Even I still cry every time I remember the sights and sounds of that day.
    Now is the time for the Muslim leaders to show what the Prophet would really wish. I would say that HE would show the understanding and love that is what God wishes from all of us.
    Don't claim victory, use this as a chance to spread the healing and love!

    August 6, 2010 at 7:03 am |
  11. JJ

    All you Muslim, it will be easier if you just take your mosque to Afghanistan and Pakistan, where you still blow each others up. leave America alone.America lets walked up, read the last part of this article: in response some young Muslims blow something up or blow themselves up," he warned. "That is the worst-case scenario."... Can we see here this is the only thing they can do, that mean if we opposed to build this mosque their will try to blow us up. Deport them all back to Afghanistan and Pakistan.

    August 6, 2010 at 7:00 am |
  12. wildman

    you cannot be a muslim and an american. they are mutually exclusive concepts. those who claim to be are fifth column liars. if the rags go ahead with this filthy construction, someone will stop it...why not do everyone a big favor and go live somewhere else...get out of the country...and don't tell me you were born here...who cares? you are the enemy, plain and simple and i hope to wake one morning and hear that you are all dead or gone.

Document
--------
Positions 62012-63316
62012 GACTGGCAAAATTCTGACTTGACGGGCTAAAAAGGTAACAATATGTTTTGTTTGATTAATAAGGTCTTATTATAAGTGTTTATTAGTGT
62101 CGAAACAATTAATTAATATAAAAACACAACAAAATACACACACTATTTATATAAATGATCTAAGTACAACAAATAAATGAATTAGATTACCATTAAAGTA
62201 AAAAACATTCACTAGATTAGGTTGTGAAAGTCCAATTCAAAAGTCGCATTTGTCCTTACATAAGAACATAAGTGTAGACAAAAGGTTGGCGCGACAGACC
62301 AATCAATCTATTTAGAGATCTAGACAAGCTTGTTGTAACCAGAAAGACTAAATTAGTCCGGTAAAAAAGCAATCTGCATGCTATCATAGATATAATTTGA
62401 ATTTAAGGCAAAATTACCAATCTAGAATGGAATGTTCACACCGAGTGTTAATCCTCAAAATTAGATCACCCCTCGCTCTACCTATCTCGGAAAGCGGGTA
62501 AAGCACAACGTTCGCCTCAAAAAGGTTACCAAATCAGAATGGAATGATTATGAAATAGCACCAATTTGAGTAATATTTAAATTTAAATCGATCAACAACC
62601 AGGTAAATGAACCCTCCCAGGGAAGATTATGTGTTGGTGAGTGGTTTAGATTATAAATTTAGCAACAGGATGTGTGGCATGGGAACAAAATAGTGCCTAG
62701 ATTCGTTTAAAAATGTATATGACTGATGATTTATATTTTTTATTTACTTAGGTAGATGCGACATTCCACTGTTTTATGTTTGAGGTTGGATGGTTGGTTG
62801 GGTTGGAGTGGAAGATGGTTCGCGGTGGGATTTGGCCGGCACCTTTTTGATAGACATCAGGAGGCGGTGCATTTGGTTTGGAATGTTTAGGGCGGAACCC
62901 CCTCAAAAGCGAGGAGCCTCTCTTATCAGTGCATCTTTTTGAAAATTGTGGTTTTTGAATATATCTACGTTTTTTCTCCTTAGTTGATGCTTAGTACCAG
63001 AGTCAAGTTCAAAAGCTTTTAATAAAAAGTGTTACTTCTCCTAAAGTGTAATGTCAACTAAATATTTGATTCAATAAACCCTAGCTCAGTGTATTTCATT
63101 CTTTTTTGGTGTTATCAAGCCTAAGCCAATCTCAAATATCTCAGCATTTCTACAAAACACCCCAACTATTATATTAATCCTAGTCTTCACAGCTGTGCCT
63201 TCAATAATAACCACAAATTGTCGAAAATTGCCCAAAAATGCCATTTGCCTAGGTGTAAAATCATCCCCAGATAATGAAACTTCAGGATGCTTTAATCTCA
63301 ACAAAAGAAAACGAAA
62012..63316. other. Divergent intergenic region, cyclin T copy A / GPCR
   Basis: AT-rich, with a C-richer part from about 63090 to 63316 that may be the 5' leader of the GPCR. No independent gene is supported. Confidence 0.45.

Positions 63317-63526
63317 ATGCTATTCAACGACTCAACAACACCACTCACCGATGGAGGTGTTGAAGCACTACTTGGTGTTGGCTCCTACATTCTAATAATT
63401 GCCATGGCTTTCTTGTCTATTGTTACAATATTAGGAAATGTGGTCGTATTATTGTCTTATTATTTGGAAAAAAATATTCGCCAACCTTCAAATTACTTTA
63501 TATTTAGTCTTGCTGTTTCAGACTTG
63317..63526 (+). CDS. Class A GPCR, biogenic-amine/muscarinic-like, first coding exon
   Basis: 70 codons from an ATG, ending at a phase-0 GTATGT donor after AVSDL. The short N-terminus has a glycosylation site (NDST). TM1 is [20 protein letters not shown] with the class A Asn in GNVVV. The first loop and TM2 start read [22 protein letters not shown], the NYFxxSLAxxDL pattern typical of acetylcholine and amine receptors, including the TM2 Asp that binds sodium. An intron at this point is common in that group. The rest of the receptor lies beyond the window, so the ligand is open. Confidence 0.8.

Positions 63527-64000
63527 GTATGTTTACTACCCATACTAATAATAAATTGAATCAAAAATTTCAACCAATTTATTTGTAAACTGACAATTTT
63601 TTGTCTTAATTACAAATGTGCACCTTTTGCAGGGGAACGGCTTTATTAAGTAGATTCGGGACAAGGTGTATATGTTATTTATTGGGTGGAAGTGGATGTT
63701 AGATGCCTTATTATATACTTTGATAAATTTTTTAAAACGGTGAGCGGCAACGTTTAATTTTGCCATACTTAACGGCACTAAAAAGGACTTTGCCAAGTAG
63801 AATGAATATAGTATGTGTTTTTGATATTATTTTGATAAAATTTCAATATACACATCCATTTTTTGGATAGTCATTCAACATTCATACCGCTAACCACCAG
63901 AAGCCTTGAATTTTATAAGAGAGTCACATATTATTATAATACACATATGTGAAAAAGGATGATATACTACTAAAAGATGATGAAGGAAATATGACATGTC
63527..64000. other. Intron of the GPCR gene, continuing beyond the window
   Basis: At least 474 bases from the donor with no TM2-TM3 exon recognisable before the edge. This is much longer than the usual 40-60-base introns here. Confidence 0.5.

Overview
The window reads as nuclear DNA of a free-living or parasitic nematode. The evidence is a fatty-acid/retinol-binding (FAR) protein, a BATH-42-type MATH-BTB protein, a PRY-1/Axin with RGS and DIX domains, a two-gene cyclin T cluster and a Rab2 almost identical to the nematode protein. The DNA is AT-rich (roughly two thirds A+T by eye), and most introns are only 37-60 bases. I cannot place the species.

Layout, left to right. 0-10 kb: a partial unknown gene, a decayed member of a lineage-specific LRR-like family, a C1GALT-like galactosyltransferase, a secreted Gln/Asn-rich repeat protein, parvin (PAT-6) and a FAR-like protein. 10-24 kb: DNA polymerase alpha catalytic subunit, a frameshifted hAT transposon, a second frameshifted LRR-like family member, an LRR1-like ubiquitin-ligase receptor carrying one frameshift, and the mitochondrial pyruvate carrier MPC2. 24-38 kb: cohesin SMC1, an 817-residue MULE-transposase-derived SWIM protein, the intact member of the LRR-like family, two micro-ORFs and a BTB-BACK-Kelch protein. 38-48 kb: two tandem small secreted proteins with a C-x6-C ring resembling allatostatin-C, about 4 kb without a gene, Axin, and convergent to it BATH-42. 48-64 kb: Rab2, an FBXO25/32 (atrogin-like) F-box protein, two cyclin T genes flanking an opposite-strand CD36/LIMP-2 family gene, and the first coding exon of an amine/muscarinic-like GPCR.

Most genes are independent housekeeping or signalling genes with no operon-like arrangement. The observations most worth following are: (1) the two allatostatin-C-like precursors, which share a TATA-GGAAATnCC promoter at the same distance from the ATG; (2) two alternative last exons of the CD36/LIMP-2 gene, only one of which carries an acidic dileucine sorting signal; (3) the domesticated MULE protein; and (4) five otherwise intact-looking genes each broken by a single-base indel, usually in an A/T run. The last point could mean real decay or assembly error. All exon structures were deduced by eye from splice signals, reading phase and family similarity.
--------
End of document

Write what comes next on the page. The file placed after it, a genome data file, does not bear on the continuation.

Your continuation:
August 6, 2010 at 6:58 am |
  13. TriumphGuy

    This is Islam building her church on the graves of the people she murdered – this is how this will be seen by Americans. The Islamic fundamentalist will rejoice and praise Allah when this mosque if finished – this will further enrage Americans. There is nothing good that is going to come from this – just more trouble.

    August 6, 2010 at 6:55 am |
  14. Allen Bender

    Do not forget that entire communities of muslems all in Afganasan, Pakastan, and other muslem contries celebrated the tragedy. Do not give them more reason to celebrate this tragedy again.

    August 6, 2010 at 6:49 am |
  15. OutVoted